While all therapists are trained in relaxation and therapeutic techniques, some therapists may have additional expertise or a preference for one or the other. For this reason knowing what type of massage you are looking for can be helpful in booking you with the right therapist, as not all therapists offer all massage styles. We do afford you the ability to customize your massage though, so if you are looking for a therapeutic massage with a twist of relaxation, our therapists can generally accommodate you.
In addition, we don't charge extra for deep tissue/therapeutic techniques. This is because we understand that not everyone has the same goals when they go in for a massage and that's ok. Massages aren't a luxury self-care experience for everyone. For some, it is medical treatment for long term pain relief. For others, its therapy for an acute injury that will likely be healed in the next month or so. Whatever your reason, we are here to help.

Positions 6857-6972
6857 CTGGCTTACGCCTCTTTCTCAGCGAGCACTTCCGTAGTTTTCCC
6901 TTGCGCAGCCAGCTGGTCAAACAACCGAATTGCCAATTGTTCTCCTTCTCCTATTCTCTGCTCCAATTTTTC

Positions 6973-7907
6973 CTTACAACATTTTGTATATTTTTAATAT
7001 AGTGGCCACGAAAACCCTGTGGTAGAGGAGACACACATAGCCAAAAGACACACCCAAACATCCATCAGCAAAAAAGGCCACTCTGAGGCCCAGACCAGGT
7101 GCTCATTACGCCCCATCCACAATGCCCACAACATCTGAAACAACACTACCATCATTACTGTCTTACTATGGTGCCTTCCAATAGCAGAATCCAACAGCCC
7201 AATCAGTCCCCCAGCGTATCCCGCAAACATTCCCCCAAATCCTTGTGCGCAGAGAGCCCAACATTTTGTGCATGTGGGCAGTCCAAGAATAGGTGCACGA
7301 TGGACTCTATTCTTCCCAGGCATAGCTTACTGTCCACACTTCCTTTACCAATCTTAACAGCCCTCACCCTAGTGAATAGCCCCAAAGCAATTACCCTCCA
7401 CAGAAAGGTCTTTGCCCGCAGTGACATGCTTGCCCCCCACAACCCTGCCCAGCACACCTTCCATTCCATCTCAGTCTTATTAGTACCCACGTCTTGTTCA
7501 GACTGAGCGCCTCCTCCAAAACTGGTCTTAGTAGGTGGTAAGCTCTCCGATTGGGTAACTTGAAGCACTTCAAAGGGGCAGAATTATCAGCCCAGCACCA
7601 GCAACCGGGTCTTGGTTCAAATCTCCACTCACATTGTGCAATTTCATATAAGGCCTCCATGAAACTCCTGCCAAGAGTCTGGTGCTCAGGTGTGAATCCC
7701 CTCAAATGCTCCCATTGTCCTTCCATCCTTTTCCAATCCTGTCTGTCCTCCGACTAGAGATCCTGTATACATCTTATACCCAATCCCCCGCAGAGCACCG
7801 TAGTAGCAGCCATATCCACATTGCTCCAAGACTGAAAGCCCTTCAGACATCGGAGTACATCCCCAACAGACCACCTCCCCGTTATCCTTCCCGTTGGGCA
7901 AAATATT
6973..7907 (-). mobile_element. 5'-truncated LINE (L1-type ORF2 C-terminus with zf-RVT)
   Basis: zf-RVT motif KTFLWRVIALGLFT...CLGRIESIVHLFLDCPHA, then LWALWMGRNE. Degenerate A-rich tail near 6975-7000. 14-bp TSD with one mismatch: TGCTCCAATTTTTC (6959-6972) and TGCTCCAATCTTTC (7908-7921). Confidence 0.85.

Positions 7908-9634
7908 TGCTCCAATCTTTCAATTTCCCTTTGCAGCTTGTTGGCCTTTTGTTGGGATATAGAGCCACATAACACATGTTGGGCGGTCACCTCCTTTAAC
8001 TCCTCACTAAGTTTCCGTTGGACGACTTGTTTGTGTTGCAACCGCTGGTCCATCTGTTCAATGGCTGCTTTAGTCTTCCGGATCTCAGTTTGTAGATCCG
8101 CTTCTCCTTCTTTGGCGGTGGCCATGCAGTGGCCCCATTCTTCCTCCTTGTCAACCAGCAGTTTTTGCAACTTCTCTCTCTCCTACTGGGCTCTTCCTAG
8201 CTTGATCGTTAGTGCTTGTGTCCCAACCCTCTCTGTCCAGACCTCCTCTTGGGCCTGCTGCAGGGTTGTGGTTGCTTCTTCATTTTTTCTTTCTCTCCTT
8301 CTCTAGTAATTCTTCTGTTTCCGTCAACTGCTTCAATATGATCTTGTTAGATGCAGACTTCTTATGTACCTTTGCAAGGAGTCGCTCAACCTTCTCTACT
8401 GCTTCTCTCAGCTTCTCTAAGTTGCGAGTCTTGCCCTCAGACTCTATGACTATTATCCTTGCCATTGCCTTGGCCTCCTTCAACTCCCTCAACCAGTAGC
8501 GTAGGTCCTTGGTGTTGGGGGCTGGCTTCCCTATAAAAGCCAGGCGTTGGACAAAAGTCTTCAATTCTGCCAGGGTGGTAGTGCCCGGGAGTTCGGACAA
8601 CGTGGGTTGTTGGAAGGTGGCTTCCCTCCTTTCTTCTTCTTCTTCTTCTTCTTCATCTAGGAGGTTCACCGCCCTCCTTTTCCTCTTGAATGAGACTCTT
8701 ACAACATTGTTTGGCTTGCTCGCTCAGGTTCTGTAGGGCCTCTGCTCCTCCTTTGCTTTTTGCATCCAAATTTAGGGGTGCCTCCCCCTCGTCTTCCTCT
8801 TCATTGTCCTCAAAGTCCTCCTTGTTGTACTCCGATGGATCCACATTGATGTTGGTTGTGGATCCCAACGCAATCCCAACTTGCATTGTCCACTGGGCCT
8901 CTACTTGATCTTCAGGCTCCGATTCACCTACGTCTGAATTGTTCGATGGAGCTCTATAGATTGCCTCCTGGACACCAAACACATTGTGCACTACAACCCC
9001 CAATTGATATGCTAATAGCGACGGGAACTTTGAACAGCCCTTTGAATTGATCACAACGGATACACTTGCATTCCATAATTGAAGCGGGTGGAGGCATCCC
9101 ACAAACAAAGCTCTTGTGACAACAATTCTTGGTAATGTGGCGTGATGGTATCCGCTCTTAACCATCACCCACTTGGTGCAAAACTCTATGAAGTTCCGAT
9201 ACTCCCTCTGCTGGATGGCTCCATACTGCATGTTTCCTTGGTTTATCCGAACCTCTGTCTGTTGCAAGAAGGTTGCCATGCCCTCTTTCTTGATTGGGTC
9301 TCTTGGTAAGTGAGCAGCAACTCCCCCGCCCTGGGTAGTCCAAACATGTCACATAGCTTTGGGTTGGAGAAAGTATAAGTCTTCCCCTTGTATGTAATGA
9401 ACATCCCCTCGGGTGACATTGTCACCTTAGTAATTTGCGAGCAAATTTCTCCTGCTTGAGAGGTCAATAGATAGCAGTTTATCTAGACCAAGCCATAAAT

How do I make sure my therapist offers deep pressure?
The best way to make sure you are booked with a therapist who offers deep pressure is to call. We do also outline on our team pages what maximum pressure we associate with each therapist at the end of each therapist bio. While we make every attempt to keep our bios fresh and up-to-date, there may be times where the availability of pressure or technique may change with the therapists due to injury. For this reason we suggest calling if you have concerns.
Not sure what you are looking for with your next massage? No problem. Give us a call. Our front desk managers can help you figure it out.
Disclaimer: The statements written above were not reviewed by the FDA or any regulatory authority. Massage may not be a suitable treatment for everyone. Consult a medical professional to see if massage therapy is right for you. This article was written by an employee of Ideal Massage for Ideal Massage.